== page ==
Saturday, March 21, 2009

Belief and Technique for Modern Prose

Jack Kerouac is a writer I got to know of through various blogs. I came across his name on the profiles of many bloggers and finally bought myself a copy of On the Road. I am half way through the book, but for some reason, it is not the kind I finish reading in one go (like Persepolis or Broken April)...

I wouldn't quite keep On the Road in my list of favourites, for the escapades seem too random and directionless. Yes, the writing is racy — and my reserve may be simply because of a totally different culture — the 'beat generation' that I can't quite readily digest.

Nevertheless, I found these 30 points listed by him very interesting:

Belief and Technique for Modern Prose, a list of thirty "essentials."

1. Scribbled secret notebooks, and wild typewritten pages, for your own joy
2. Submissive to everything, open, listening
3. Try never get drunk outside your own house
4. Be in love with your life
5. Something that you feel will find its own form
6. Be crazy dumbsaint of the mind
7. Blow as deep as you want to blow
8. Write what you want bottomless from bottom of the mind
9. The unspeakable visions of the individual
10. No time for poetry but exactly what is
11. Visionary tics shivering in the chest
12. In tranced fixation dreaming upon object before you
13. Remove literary, grammatical and syntactical inhibition
14. Like Proust be an old teahead of time
15. Telling the true story of the world in interior monolog
16. The jewel center of interest is the eye within the eye
17. Write in recollection and amazement for yrself
18. Work from pithy middle eye out, swimming in language sea
19. Accept loss forever
20. Believe in the holy contour of life
21. Struggle to sketch the flow that already exists intact in mind
22. Don't think of words when you stop but to see picture better
23. Keep track of every day the date emblazoned in yr morning
24. No fear or shame in the dignity of yr experience, language & knowledge
25. Write for the world to read and see yr exact pictures of it
26. Bookmovie is the movie in words, the visual American form
27. In praise of Character in the Bleak inhuman Loneliness
28. Composing wild, undisciplined, pure, coming in from under, crazier the better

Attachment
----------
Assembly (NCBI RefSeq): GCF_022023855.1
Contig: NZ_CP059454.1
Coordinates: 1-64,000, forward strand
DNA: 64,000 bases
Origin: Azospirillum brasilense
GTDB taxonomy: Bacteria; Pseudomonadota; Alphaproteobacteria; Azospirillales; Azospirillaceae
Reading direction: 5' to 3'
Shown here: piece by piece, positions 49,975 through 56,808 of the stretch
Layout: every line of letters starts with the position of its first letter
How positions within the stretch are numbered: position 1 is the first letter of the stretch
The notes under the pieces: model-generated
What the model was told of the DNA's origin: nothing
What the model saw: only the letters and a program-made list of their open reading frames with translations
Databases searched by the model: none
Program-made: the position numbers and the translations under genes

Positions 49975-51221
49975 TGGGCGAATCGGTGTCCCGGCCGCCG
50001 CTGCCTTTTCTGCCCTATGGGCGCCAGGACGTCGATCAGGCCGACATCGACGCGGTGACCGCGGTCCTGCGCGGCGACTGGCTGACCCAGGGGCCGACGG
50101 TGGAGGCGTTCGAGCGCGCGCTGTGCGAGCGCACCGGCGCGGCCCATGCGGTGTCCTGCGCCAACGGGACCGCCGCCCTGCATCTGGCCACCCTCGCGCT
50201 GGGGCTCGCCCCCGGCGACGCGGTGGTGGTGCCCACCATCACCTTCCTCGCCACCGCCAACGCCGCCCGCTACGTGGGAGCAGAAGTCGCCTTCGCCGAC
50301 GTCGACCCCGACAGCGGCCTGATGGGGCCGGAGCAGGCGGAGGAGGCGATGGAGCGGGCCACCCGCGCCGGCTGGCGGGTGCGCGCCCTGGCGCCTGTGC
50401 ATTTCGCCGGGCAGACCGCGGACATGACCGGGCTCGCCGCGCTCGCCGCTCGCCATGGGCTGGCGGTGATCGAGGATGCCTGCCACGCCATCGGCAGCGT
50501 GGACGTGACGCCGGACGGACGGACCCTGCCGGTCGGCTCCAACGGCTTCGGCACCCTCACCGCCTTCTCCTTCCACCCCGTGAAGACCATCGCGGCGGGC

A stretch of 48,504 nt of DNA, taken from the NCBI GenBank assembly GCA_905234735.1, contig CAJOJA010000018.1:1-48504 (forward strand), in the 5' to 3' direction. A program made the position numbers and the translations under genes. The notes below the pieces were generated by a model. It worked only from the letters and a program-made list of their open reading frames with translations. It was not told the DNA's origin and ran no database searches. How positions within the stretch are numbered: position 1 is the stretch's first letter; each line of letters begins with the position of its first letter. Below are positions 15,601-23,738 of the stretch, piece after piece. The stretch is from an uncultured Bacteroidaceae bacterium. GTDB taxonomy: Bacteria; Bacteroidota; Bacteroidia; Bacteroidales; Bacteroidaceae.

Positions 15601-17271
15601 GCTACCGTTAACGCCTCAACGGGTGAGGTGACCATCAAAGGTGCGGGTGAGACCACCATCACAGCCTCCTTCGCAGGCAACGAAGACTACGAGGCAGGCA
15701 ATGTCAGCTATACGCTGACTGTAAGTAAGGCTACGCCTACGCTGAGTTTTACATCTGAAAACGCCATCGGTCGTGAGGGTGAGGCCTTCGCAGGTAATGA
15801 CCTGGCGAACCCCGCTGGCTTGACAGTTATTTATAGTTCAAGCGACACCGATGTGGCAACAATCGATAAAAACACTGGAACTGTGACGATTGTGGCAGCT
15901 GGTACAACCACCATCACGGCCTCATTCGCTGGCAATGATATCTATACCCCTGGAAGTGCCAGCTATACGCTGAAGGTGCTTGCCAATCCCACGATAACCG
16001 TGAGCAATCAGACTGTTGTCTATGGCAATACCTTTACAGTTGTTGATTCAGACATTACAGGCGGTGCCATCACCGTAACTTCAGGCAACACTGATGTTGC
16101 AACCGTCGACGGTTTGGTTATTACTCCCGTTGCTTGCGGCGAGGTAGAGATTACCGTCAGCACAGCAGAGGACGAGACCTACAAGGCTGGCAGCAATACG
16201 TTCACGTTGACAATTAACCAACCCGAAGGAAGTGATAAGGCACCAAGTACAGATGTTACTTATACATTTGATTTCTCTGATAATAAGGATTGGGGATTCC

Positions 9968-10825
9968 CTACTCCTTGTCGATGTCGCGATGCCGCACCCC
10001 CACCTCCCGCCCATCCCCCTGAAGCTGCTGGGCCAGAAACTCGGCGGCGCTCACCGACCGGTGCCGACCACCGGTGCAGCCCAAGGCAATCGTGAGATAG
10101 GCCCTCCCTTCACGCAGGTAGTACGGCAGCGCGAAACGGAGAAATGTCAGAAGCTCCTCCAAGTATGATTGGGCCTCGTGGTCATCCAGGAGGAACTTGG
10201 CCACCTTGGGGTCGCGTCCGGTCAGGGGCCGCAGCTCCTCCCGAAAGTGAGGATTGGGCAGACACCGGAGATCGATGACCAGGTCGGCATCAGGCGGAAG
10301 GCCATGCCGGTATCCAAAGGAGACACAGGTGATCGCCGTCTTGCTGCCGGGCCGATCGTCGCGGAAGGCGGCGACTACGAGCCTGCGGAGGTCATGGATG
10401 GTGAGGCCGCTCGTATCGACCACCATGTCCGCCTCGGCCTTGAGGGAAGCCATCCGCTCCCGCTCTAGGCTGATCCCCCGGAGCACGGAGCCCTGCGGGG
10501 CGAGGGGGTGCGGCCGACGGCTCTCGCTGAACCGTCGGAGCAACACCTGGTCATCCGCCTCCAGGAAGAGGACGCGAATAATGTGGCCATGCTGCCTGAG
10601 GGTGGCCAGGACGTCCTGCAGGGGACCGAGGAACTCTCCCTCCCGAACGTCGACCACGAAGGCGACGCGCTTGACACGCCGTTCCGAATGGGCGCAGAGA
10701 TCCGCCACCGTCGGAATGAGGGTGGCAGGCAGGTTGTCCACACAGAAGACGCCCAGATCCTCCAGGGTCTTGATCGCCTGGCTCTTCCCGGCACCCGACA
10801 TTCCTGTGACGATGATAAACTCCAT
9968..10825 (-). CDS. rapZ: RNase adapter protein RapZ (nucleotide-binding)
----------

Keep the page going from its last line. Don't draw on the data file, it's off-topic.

29. You're a Genius all the time
30. Writer-Director of Earthly movies Sponsored & Angeled in Heaven

17 comments:

Julia Scissor said...

I totally go with #8 and #13.
And #1 is so me!

Joe Pinto said...

My dear Gauri,

Now that you're reading Kerouac "On the Road" you know where Joe's "Along the Line" is coming from. It's from the "beat generation" that you "can't readily digest".

Like certain food or music, the produce of the "beat genration" wants time to learn how to digest.

Take it easy. But take it. As Studs Terkel would say.

Thanks for reproducing the list of 30 "essentials".

Warm regards,
- Joe.

Darshan Chande said...

This is useful article.. liked knowing about Jack Kerouac :)

Indian Home Maker said...

1 and 4 are so me :)

This was informative.

Calliopia said...

Glad you're finally getting acquainted with Kerouac. I've always loved the Beat poets. Always had a thing for the Beat generation which I saw as very glamourous and happening, never mind all the negative stuff.

Btw, the list you've provided here makes for interesting pointers for bloggers too, methinks.

feddabonn said...

good girl, gauri! i disliked kerouac's on the road too, and have been hiding under a rock because one is apparently s'posed to love it.

@joe/calliopia: i like the stuff the beats are saying, i just get really bored by the way they say it! lol.

Gauri Gharpure said...

Julia-- No. 1 is a must if you don't want to miss out on what's on your mind.. best way to freeze random thoughts.. it also reminds me of school in some way.. We were heavily in the scribbled secret notebook phase then.. everyone had a 'personal diary' and then they came out with fancy diaries with locks.. :D..

Sir, On the Road being my very first, I am keeping my fingers crossed.. it's fun when you read about Sal and his mad friend, but the episodes leave you with a certain bitter taste and sadness..yes, i guess, i should take it easy..:)

Darshan, IHM-- thanks.. :) yes, point 4 is essential for anything and everything..